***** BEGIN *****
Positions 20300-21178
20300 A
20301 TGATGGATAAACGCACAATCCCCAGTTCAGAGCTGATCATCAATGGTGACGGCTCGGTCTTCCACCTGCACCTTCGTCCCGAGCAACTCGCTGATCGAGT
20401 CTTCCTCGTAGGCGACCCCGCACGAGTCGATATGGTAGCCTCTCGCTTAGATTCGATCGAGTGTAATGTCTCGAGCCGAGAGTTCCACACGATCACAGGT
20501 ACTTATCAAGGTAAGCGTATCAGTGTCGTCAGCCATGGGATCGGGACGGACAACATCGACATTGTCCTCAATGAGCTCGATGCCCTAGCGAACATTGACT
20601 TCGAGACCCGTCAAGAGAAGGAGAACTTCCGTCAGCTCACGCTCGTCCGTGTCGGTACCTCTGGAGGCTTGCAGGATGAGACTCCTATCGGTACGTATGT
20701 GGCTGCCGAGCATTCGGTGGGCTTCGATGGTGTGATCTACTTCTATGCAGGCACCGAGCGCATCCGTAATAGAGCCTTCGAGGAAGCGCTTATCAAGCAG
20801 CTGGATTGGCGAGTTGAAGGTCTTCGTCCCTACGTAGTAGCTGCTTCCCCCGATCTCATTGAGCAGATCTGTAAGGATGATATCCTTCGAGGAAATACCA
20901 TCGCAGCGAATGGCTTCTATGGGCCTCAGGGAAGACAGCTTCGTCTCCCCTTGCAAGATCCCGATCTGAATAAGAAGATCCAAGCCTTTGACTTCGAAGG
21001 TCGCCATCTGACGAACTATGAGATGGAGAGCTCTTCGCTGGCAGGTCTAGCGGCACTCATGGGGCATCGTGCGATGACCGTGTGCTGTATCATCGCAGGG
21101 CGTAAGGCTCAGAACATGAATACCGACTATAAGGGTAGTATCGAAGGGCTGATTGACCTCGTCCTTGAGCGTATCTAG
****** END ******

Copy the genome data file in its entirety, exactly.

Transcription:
Positions 20300-21178
20300 A
20301 TGATGGATAAACGCACAATCCCCAGTTCAGAGCTGATCATCAATGGTGACGGCTCGGTCTTCCACCTGCACCTTCGTCCCGAGCAACTCGCTGATCGAGT
20401 CTTCCTCGTAGGCGACCCCGCACGAGTCGATATGGTAGCCTCTCGCTTAGATTCGATCGAGTGTAATGTCTCGAGCCGAGAGTTCCACACGATCACAGGT
20501 ACTTATCAAGGTAAGCGTATCAGTGTCGTCAGCCATGGGATCGGGACGGACAACATCGACATTGTCCTCAATGAGCTCGATGCCCTAGCGAACATTGACT
20601 TCGAGACCCGTCAAGAGAAGGAGAACTTCCGTCAGCTCACGCTCGTCCGTGTCGGTACCTCTGGAGGCTTGCAGGATGAGACTCCTATCGGTACGTATGT
20701 GGCTGCCGAGCATTCGGTGGGCTTCGATGGTGTGATCTACTTCTATGCAGGCACCGAGCGCATCCGTAATAGAGCCTTCGAGGAAGCGCTTATCAAGCAG
20801 CTGGATTGGCGAGTTGAAGGTCTTCGTCCCTACGTAGTAGCTGCTTCCCCCGATCTCATTGAGCAGATCTGTAAGGATGATATCCTTCGAGGAAATACCA
20901 TCGCAGCGAATGGCTTCTATGGGCCTCAGGGAAGACAGCTTCGTCTCCCCTTGCAAGATCCCGATCTGAATAAGAAGATCCAAGCCTTTGACTTCGAAGG
21001 TCGCCATCTGACGAACTATGAGATGGAGAGCTCTTCGCTGGCAGGTCTAGCGGCACTCATGGGGCATCGTGCGATGACCGTGTGCTGTATCATCGCAGGG
21101 CGTAAGGCTCAGAACATGAATACCGACTATAAGGGTAGTATCGAAGGGCTGATTGACCTCGTCCTTGAGCGTATCTAG